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THE FOUR NOBLE TRUTHS. Siddhartha Gautama, the Buddha. The Four Stages. “blissful stage of meditation” “beyond reasoning” “attentive & conscious, with equal mind to joy or aversion” “beyond pain & pleasure, with equal mind to joy and aversion”. THE FOUR NOBLE TRUTHS.

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THE FOUR NOBLE TRUTHS

Siddhartha Gautama, the Buddha


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The Four Stages

  • “blissful stage of meditation”

  • “beyond reasoning”

  • “attentive & conscious, with equal mind to joy or aversion”

  • “beyond pain & pleasure, with equal mind to joy and aversion”


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THE FOUR NOBLE TRUTHS

The Noble Truth of Pain

  • Birth, age, sickness, death, sorrow & despair are painful.

    The Noble Truth of the Cause of Pain

  • It is craving, which leads to rebirth, pleasure & passion, existence & non-existence.


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THE FOUR NOBLE TRUTHS

The Noble Truth of the Cessation of Pain

  • It is the cessation of craving without remainder, forsaking detachment and release from it.

    The Noble Truth that of the Way that leads to the Cessation of Pain

  • It is the Noble Eightfold Path


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The Noble Eightfold Path

  • Right Views

    • Give the knowledge of Pain, its Cause, Cessation & the Path

  • Right Motive

    • Gives aspiration to renunciation & benevolence

  • Right Speech

    • Abstains from lies and slander

  • Right Action

    • Abstains from stealing, killing & self-indulgence.


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The Noble Eightfold Path

5. Right Livelihood

  • Follows right pursuits

    6. Right Effort

  • Turns against evil states and towards good

    7. Right Mindfulness

  • Looks on mind & body with self-control

    8. Right Contemplation

  • Rises above evil and abides in equanimity & bliss


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“I have found the deathless and teach the truth …”

Why is the body not the soul?

  • Because it is subject to sickness

    It is the same with the feelings, perception, elements & consciousness.

  • Because they are impermanent & painful


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The Buddha does not a teach a dogma to follow …

The religious life does not depend on dogmas concerning whether the world is or is not eternal. Or finite – or infinite. Why not?

  • Because birth, old age, death, sorrow, lamentation, misery and despair still exist.

  • These are what the Buddha is addressing.

    “Bear in mind what I have not explained and what I have explained.”

  • The questions you ask lead away from the path.



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Buddhist Ethics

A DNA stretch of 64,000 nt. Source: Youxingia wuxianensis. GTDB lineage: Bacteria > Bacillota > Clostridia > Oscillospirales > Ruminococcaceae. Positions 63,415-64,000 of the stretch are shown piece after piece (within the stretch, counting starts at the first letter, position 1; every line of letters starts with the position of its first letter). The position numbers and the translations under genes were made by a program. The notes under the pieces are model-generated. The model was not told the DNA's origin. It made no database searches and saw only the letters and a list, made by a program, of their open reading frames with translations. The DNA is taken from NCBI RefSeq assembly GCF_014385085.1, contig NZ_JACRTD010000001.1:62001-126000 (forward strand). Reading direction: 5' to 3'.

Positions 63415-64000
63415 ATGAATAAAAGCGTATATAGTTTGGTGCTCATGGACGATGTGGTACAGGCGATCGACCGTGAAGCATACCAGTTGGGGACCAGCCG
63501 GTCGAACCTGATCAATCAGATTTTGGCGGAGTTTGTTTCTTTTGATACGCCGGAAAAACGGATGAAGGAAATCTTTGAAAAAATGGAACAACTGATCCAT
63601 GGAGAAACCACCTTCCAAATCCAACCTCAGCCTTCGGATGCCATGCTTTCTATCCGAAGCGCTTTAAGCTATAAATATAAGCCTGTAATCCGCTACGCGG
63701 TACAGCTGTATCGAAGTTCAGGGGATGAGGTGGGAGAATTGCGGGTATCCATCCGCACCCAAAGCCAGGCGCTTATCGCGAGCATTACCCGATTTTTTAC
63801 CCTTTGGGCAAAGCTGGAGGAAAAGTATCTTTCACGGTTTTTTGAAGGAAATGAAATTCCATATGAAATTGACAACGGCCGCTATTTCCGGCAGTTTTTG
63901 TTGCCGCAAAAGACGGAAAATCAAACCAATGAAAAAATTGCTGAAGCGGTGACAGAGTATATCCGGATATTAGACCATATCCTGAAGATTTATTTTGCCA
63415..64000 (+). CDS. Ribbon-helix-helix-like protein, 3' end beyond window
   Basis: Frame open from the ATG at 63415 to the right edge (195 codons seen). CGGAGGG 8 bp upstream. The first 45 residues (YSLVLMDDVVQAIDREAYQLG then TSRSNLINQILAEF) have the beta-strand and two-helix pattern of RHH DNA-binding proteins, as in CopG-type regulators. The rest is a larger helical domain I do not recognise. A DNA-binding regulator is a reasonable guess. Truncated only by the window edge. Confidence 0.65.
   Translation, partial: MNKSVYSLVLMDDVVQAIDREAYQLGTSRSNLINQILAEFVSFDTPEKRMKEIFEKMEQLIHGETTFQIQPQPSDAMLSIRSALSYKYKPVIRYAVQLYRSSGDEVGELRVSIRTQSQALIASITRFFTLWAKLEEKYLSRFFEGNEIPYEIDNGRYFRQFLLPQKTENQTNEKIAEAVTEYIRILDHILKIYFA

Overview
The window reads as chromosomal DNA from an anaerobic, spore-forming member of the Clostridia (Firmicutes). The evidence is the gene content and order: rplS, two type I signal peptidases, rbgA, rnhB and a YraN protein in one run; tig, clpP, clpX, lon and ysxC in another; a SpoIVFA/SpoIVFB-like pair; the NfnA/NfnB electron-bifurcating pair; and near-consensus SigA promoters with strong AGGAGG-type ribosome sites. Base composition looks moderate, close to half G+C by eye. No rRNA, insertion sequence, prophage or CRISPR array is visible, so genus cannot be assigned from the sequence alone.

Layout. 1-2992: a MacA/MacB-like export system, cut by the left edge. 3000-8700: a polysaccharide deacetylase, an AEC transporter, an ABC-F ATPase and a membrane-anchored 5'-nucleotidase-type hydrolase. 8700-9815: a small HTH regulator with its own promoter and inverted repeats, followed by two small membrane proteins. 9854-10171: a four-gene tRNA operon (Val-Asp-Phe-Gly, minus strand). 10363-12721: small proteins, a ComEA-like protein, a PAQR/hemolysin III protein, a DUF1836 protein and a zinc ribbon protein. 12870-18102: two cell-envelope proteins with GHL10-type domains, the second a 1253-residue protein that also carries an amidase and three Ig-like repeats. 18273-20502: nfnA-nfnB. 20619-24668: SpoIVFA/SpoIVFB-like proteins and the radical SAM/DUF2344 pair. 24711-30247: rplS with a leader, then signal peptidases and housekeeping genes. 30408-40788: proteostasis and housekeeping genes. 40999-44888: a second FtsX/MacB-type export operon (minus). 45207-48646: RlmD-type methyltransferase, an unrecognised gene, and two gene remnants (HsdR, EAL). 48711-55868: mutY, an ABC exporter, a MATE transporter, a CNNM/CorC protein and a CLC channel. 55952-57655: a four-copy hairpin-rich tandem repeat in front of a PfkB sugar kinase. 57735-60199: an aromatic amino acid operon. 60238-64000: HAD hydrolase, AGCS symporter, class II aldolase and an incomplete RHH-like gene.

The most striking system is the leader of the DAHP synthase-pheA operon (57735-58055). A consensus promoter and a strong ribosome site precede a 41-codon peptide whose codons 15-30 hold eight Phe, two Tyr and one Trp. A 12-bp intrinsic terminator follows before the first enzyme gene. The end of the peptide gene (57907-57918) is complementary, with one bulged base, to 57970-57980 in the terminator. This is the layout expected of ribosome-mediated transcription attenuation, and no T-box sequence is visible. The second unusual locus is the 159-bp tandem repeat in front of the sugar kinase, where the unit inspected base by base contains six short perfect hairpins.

• Essentially, according to Buddhist teachings, the ethical and moral principles are governed by examining whether a certain action, whether connected to body or speech is likely to be harmful to one's self or to others and thereby avoiding any actions which are likely to be harmful.

  • In Buddhism, there is much talk of a skilled mind. A mind that is skilful avoids actions that are likely to cause suffering or remorse.


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Buddhist Ethics

Moral conduct for Buddhists differs according to whether it applies to the laity or to the Sangha or clergy.

  • A lay Buddhist should cultivate good conduct by training in what are known as the "Five Precepts".

  • These are not like, say, the ten commandments, which, if broken, entail punishment by God.

  • The five precepts are training rules, which, if one were to break any of them, one should be aware of the breech and examine how such a breech may be avoided in the future.


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Buddhist Ethics

  • The resultant of an action (often referred to as Karma) depends on the intention more than the action itself.

  • It entails less feelings of guilt than its Judeo-Christian counterpart.

  • Buddhism places a great emphasis on 'mind' and it is mental anguish such as remorse, anxiety, guilt etc. which is to be avoided in order to cultivate a calm and peaceful mind.

  • The five precepts are:


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The five precepts are: 1 & 2

1) To undertake the training to avoid taking the life of beings. This precept applies to all living beings not just humans. All beings have a right to their lives and that right should be respected.

2) To undertake the training to avoid taking things not given. This precept goes further than mere stealing. One should avoid taking anything unless one can be sure that is intended that it is for you.


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The five precepts are: 3 & 4

3) To undertake the training to avoid sensual misconduct. This precept is often mistranslated or misinterpreted as relating only to sexual misconduct but it covers any overindulgence in any sensual pleasure such as gluttony as well as misconduct of a sexual nature.

4) To undertake the training to refrain from false speech. As well as avoiding lying and deceiving, this precept covers slander as well as speech which is not beneficial to the welfare of others.


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The five precepts are: 5

5) To undertake the training to abstain from substances which cause intoxication and heedlessness.

  • This precept is in a special category as it does not infer any intrinsic evil in, say, alcohol itself but indulgence in such a substance could be the cause of breaking the other four precepts.


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